Richard Saul Wurman's book, Information Anxiety 2001, claims that a weekday edition of The New York Times contains more information than the average person was likely to come across in a lifetime in 17th century England.
That's not hard to believe. Your great-great-great-great grandfather lived in different times: Maybe he received some new information from friends, his church pastor or a stranger at the market. If he could read, maybe he had access to a newspaper or the occasional book.
Today, information comes through a bevy of channels: telephone, voice mail, snail mailbox, e-mail and the Web (accessed on your desktop, laptop and handheld computer), pager, fax machine, television, radio, newspaper, magazines, newsletters, books, neighbors, strangers in the market, outdoor ads. . . . You get the picture.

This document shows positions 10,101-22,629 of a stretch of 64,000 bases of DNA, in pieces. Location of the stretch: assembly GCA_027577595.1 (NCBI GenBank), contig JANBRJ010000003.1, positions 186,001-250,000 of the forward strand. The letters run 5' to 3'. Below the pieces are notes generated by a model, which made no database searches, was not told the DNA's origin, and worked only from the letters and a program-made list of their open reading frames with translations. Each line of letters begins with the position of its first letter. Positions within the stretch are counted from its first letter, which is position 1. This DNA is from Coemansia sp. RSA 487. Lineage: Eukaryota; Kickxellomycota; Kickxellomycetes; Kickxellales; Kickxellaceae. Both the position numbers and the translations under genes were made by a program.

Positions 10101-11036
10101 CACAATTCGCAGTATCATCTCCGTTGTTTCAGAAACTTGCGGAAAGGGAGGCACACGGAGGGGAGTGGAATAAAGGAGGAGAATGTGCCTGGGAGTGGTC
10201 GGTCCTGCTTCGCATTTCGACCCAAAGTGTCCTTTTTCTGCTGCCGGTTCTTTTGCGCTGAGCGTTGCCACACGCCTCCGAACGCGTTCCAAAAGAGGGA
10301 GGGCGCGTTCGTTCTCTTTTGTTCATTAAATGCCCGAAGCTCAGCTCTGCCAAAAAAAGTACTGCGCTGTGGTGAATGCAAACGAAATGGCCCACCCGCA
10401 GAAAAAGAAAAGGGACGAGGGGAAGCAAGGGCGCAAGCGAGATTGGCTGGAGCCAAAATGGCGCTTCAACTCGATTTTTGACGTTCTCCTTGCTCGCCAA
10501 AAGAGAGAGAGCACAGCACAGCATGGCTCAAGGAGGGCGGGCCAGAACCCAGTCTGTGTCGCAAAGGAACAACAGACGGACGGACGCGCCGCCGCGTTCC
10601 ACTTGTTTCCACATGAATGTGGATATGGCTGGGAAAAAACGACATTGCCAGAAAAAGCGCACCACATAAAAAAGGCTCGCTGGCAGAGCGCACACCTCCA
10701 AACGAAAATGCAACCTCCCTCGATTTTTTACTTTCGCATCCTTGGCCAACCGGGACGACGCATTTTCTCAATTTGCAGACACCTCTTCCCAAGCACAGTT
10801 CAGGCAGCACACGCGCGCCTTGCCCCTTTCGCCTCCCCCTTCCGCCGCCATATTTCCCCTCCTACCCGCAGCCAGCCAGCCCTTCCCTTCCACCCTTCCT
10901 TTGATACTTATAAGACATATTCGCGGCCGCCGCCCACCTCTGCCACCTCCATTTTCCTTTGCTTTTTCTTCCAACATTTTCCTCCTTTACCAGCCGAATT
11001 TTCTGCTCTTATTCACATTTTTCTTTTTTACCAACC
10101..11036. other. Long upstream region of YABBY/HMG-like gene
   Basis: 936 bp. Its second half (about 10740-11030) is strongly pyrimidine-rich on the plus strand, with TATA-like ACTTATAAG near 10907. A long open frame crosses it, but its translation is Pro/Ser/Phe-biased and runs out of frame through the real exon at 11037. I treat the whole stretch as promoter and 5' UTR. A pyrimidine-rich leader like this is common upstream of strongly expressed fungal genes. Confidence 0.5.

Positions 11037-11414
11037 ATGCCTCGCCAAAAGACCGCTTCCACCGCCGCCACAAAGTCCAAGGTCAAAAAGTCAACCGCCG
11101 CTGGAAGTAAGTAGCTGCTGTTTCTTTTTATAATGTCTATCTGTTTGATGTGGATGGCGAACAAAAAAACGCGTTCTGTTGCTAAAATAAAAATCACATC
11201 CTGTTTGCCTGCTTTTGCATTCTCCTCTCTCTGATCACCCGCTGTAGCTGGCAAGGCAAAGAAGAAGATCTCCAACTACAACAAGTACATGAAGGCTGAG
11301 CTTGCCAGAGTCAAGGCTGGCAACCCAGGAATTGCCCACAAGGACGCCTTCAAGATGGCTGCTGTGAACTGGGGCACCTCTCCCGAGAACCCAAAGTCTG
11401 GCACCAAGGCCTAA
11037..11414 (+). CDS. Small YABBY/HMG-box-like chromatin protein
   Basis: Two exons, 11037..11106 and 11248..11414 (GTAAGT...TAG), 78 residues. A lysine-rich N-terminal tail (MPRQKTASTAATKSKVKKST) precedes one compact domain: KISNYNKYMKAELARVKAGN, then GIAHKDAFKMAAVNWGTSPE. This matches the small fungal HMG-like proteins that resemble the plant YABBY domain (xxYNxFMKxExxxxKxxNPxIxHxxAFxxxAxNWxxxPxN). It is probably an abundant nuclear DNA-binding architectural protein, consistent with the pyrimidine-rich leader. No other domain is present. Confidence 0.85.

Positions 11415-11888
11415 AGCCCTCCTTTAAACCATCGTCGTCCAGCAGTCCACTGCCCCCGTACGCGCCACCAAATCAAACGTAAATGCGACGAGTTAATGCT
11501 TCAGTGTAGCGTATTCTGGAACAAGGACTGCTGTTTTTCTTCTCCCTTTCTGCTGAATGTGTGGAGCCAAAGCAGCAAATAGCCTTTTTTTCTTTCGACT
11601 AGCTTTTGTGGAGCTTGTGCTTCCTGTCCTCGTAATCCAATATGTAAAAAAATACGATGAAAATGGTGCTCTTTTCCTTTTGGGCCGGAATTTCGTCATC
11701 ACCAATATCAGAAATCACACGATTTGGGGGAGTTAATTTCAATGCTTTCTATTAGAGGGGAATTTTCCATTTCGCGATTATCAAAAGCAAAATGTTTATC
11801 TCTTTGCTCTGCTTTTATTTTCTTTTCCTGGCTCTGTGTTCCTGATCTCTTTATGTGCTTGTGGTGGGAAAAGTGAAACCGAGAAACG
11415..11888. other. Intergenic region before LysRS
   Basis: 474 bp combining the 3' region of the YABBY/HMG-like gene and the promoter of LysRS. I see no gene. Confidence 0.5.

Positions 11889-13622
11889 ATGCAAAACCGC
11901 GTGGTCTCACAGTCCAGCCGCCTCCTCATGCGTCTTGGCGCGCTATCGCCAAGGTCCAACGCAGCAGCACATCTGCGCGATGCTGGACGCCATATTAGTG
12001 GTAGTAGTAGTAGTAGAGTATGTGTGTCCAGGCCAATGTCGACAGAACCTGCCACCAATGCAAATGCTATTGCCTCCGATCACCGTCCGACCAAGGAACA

It's no wonder we're all stressed. Five years ago, you probably didn't have a second computer, much less a high-speed Net connection. Now we're all using more equipment to get more information and we're paying more for it, too, so we're working harder, which means we have less time to spend getting our information.
Something has to go. You don't have to throw out your TV, but maybe you can limit your watching to one hour a day (hey, it works for your kids). Even CNBC, while business-informative, can be distracting if it's running while you're working. So, too, is talk radio. Do you need a pager if you have a cell phone? Can you combine your business-line voice mail with that of your cell phone? Do you still need to subscribe to a newspaper, or can you scan headlines online while you sip coffee? I can't tell you how to minimize, or consolidate, the distractions in your life-because it's your life--but maybe these suggestions will help.
Click off the talk radio. If you must have background noise, go for some classical music.
Ditch the pager.
Use an online news site to scan daily headlines.
Geoff Williams has written for numerous publications, including Entrepreneur, Consumer Reports, LIFE and Entertainment Weekly. He also is the author of Living Well with Bad Credit.